Currently reading: Matt Prior's Tester's Notes - on the independence of car reviews
The independence of car reviews is under increasing pressure. Now, more than ever, it needs a strong media to push back against it.
Matt Prior
News
3 mins read
30 March 2015

Can I talk shop? I don’t very often, because motoring hackery is, after all, a pretty straightforward and lighthearted business,mostly developed around providing impartial, independent reviews of cars to people who like ’em.

That’s a pretty simple premise and one you wouldn’t think was so hard to get right, would you? And yet there are parts of it that feel rotten to the insides.

An email lands. It asks if I could spend an hour on the phone with a client – a car maker – talking about cars. Of course I can talk to them.

But: they want to pay me for my time. Ah. Now, they can’t do that, I say, because three weeks later I might be reviewing a car these people built, while their pounds sit in my bank account. That’s a non-starter.

They say they understand entirely but – and here’s the thing – it’s the first time someone has declined because of a conflict of interest. It’s only a phone interview, after all.

It is. But if you don’t draw the line there, where do you? I’ve been asked to do some benchmarking before, and even to drive a prototype, to provide feedback to aid development, with my valuable time recompensed. Sure, sometimes car makers want outside expert advice, but it’s hard to believe there’s no other agenda.

It’s not just individual hacks, either. The Geneva motor show wasn’t just a festival of fast new metal, but also of sharing concerned stories. Whether someone can get their car featured on a front cover for a certain amount of money. Whether some video content is sponsored, and by who. That one US car magazine is actually presenting a TV car advert. And how advertorial features – which would once have been flagged to the hilt as manufacturer-paid content – slip into print with barely a mention of it. Although none at this publisher, I’m happy to tell you.

But the hard truth facing all publishing is that, when you are giving away so much content for nothing, the money has to come from somewhere. Accompanying all of this is a legion of content bypassing the ‘old’ media and brought to the consumer direct. There are videos, billed as ‘reviews’ of the Peugeot 308, presented by a bloke flagged as a ‘motoring journalist’, produced and paid for by the car maker. You can watch a ‘review’ of the Range Rover Sport SVR presented by a bloke who consulted on its development.

Sometimes days like these, where some reviews are neither as impartial nor as independent as you’d hope, feel like dark ones. Not the end. But past the beginning of the end. Maybe the middle of the beginning of the end. And now more than ever, this business needs a strong media to push back against it.

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RobotBoogie 31 March 2015

While the economics of online publishing...

...and the rise of content marketing present new forms of this problem, it has ever been thus. Anyone remember the days when road test cars were clearly fettled in all kinds of ways? Or when every car launch included a sizeable gift for the journalist?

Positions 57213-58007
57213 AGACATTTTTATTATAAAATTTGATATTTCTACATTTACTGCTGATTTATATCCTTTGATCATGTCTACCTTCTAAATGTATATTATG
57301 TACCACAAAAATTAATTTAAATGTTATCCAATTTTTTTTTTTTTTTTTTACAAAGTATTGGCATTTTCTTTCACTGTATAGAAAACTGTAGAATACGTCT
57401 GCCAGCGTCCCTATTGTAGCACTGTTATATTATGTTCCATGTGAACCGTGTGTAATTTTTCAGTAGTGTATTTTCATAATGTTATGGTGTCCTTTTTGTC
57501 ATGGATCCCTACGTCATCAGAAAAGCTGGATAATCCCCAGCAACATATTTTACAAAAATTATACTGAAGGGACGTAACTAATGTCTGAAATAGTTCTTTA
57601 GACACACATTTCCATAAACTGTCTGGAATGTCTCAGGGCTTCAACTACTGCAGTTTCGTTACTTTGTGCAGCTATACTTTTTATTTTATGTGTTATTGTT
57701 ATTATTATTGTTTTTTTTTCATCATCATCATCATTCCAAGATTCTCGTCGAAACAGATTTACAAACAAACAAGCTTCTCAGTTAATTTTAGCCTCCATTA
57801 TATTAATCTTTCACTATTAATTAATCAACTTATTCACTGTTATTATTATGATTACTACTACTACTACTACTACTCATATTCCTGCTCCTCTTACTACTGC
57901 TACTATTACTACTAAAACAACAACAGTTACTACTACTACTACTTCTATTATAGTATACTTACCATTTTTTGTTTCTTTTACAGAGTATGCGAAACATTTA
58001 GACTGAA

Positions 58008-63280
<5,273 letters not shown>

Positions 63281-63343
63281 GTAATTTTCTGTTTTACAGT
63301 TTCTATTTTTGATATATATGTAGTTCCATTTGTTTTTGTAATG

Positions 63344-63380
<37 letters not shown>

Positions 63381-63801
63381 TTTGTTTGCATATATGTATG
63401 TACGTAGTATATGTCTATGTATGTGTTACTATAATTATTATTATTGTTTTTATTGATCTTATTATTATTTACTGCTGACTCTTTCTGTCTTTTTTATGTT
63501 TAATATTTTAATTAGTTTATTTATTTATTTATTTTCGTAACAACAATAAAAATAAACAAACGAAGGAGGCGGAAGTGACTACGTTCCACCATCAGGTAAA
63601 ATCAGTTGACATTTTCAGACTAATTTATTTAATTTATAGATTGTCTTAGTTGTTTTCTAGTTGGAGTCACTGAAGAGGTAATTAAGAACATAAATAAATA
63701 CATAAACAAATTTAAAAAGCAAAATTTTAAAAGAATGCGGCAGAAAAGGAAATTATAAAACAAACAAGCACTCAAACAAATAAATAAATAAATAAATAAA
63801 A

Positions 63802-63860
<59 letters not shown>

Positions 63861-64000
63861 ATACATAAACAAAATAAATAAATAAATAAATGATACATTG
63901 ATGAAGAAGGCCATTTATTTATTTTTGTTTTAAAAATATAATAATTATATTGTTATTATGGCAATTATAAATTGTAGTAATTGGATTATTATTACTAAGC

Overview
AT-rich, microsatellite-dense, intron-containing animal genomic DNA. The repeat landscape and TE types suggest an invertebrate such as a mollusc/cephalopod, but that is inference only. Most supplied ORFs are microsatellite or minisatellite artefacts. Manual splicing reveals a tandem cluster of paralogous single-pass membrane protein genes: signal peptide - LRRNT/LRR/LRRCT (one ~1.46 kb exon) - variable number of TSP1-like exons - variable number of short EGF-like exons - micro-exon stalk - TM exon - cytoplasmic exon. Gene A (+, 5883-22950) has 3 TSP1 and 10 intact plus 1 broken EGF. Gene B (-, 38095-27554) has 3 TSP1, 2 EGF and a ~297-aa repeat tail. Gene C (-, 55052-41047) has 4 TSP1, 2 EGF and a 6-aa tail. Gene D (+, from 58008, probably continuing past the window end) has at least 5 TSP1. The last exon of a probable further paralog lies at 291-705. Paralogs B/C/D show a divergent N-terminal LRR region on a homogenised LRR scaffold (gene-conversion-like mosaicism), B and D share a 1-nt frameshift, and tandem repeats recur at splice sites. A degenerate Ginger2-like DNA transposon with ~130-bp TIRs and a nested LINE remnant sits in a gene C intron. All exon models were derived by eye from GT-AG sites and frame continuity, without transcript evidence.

bomb 31 March 2015

I welcome the post but it

I welcome the post but it hasn't stopped me binning my subscription, and not for the reasons covered in this post. My beef is that so much of the magazine content is now available online (often BEFORE the magazine) that I cannot justify paying for a hard copy of something I've already read.

Even the single big feature story now appears on the website a day or two after the magazine is out, only the stuff aft of the road test is now magazine only. Perhaps website clicks pay more than subscriptions? If not it's something you need to address pronto. Perhaps printing on something better shiny bog roll might help too.

PRODIGY 31 March 2015

bomb wrote:I welcome the post

bomb wrote:

I welcome the post but it hasn't stopped me binning my subscription, and not for the reasons covered in this post. My beef is that so much of the magazine content is now available online (often BEFORE the magazine) that I cannot justify paying for a hard copy of something I've already read.

Even the single big feature story now appears on the website a day or two after the magazine is out, only the stuff aft of the road test is now magazine only. Perhaps website clicks pay more than subscriptions? If not it's something you need to address pronto. Perhaps printing on something better shiny bog roll might help too.

Same here, Bomb.

I guess it's a case of 'having to', but Autocar seems to be all about trying to be first with the news these days rather than focusing on quality content. I miss the days when Autocar used to be a thick, hard edged publication with lots of opinion articles, lots of facts, commentators like Russel Bulgin (R.I.P) and just a general feeling of being a special magazine. It always cost a lot more than its rivals, but it was worth paying the extra.

Don't get me wrong, Autocar is still the best mag out there. It just seems to have lost some spark. Plus, as you point out, a lot of the content is online (I guess it has to be) which makes the case for buying a physical copy hard to justify.

Simono 31 March 2015

SVR Review

I hope the reviewer mentioned is not Harry Metcalfe - he's been pretty clear about working for JLR, and good on them for hiring him!

Maybe I am biased, as I actually worked for Landrover SVO back in the day. I now live in the US, and the reviews here are worthless, except for Consumer Reports. They are like some anodyne dirge from the UN trying to please all parties when the product is junk - maybe that's why bloggers get so much traction.

Just rode 11 miles in the snow into Manhattan to pick up Autocar and other UK magazines for honest journalism. Very Sad